Friday, May 20, 2005

Qui cantat, bis orat

I've used Qui cantat, bis orat, a quote from St. Augustine that translates roughly as "to sing is to pray twice" as my e-mail tag line for the last couple of years. (I don't put the English translation underneath, which prompted my father to send me a book of Latin quotes -- and their English translations -- to me for Christmas last year.) The tag appealed because of it's source (I belong to an Augustinian parish) and because I sing for the parish.

But why does Augustine privilege sung over spoken prayer? I can't find the original source of the quote, so I'm not sure what was in Augustine's mind, but I do know what's in mine. Singing, particularly with an audience, is risky. I tell people that I sing solo instead of jumping out of airplanes, it's the same irreverisble mix of panic and thrill. You are exposed when you sing, and lack of confidence (as well as of pitch) are difficult for those singing with you, or listening to you, to overlook. Prayer is risky and exposed as well. We express our inmost needs, hold out our most difficult hurts for comfort, and risk being changed and challenged by the grace we receive.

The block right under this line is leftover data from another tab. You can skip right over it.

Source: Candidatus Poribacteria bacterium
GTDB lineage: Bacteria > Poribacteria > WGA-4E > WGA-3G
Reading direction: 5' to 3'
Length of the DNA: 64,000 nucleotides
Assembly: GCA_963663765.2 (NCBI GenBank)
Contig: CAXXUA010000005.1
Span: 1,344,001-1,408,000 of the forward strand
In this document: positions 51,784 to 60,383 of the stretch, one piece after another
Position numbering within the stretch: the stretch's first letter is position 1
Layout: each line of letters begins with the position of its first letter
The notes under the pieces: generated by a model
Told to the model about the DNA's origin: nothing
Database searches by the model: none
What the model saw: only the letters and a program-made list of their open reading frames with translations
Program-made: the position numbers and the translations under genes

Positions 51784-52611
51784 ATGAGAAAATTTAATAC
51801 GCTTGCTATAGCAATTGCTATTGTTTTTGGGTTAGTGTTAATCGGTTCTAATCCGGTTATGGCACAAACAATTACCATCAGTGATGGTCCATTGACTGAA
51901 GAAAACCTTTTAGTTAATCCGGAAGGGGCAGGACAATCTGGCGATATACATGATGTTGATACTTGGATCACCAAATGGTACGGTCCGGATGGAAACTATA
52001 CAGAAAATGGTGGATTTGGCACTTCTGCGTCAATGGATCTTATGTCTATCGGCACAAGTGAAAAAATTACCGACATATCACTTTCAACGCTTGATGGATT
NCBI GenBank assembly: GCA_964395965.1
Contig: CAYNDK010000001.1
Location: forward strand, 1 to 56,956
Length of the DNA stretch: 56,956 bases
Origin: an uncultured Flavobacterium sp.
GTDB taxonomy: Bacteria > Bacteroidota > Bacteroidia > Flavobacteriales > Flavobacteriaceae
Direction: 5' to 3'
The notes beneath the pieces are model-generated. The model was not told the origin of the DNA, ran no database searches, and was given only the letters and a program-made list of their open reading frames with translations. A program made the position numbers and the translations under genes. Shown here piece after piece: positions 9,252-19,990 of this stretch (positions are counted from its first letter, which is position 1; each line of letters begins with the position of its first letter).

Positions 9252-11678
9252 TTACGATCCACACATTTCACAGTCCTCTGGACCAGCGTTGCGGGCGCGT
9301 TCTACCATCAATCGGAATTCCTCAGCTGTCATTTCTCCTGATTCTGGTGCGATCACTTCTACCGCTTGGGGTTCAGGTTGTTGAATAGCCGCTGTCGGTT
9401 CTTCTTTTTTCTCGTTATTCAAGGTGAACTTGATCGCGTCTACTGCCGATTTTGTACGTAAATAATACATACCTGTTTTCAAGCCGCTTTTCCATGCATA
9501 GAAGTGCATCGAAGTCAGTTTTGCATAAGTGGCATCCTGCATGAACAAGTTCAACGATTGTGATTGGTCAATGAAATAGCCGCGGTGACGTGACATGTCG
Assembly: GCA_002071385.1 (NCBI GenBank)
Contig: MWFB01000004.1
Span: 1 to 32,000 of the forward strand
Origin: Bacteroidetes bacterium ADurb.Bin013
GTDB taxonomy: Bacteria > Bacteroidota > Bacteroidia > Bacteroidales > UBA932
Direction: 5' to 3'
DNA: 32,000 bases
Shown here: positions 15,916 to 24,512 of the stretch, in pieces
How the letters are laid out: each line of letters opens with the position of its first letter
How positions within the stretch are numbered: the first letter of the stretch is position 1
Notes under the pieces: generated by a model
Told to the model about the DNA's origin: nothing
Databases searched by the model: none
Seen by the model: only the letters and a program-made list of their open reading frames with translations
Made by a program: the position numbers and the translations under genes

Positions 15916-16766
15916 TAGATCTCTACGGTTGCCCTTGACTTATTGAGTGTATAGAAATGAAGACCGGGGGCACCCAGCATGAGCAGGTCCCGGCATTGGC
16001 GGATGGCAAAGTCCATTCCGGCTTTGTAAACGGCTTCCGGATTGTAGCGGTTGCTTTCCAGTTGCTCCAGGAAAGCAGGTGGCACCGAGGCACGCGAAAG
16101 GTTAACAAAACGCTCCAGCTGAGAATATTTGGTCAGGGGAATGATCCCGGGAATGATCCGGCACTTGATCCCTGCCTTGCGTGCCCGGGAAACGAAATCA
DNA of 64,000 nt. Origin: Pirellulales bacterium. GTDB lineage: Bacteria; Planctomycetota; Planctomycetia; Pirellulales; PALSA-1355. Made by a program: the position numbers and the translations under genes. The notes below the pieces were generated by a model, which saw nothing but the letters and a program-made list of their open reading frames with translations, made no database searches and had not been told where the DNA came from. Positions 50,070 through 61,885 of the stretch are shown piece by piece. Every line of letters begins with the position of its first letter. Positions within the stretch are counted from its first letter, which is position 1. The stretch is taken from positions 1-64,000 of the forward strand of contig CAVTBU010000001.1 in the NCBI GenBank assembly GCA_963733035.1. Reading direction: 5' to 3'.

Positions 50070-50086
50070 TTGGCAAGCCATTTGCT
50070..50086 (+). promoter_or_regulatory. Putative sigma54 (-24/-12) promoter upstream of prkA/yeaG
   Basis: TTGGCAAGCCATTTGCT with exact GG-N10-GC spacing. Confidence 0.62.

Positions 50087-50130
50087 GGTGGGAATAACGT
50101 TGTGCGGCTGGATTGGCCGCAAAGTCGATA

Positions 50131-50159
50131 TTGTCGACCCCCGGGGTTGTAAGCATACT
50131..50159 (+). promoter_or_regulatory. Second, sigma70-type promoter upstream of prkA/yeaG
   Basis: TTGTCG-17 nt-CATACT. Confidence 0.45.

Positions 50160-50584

Our lives begin in the rythyms of our mother's wombs. Her heartbeat and breathing are the first music we hear, and are inextricably wound up in how we grow and are nourished. When we sing, particularly in prayer, and perhaps most of all in community, we reach down into those first experiences of the grateful sharing of food that is the Eucharist. Our singing nourishes us and we grow by it, when we enter into it together.

The space spanned by spoken prayer is smaller than that of sung prayer. The range of the voice, the changes in rythym add a depth to the prayer that speech cannot reach. Sung prayer can be layered on top of sung prayer, a multi-dimensional function that cannot be captured as speech. As St. Paul said to the Romans, "the Spirit herself makes intercession for us with groanings which cannot be uttered."

Sometime when I cantor, I am so worried about the notes and the words, that I can't pray the psalm. Last Sunday, I literally shook at the ambo. When I know the music so well that it wells up effortlessly, then, then I understand what Augustine means. It can be joy, as in the Christmas psalm, "All the ends of the earth have seen the power of God..." echoed back by the congregation, filling the world with song. It can be sorrow, singing to shepherd my mother to new life, weaving the words and music over her coffin like the lullabyes that wrapped my cares away for the night as a child. When sung, it is surely well prayer.

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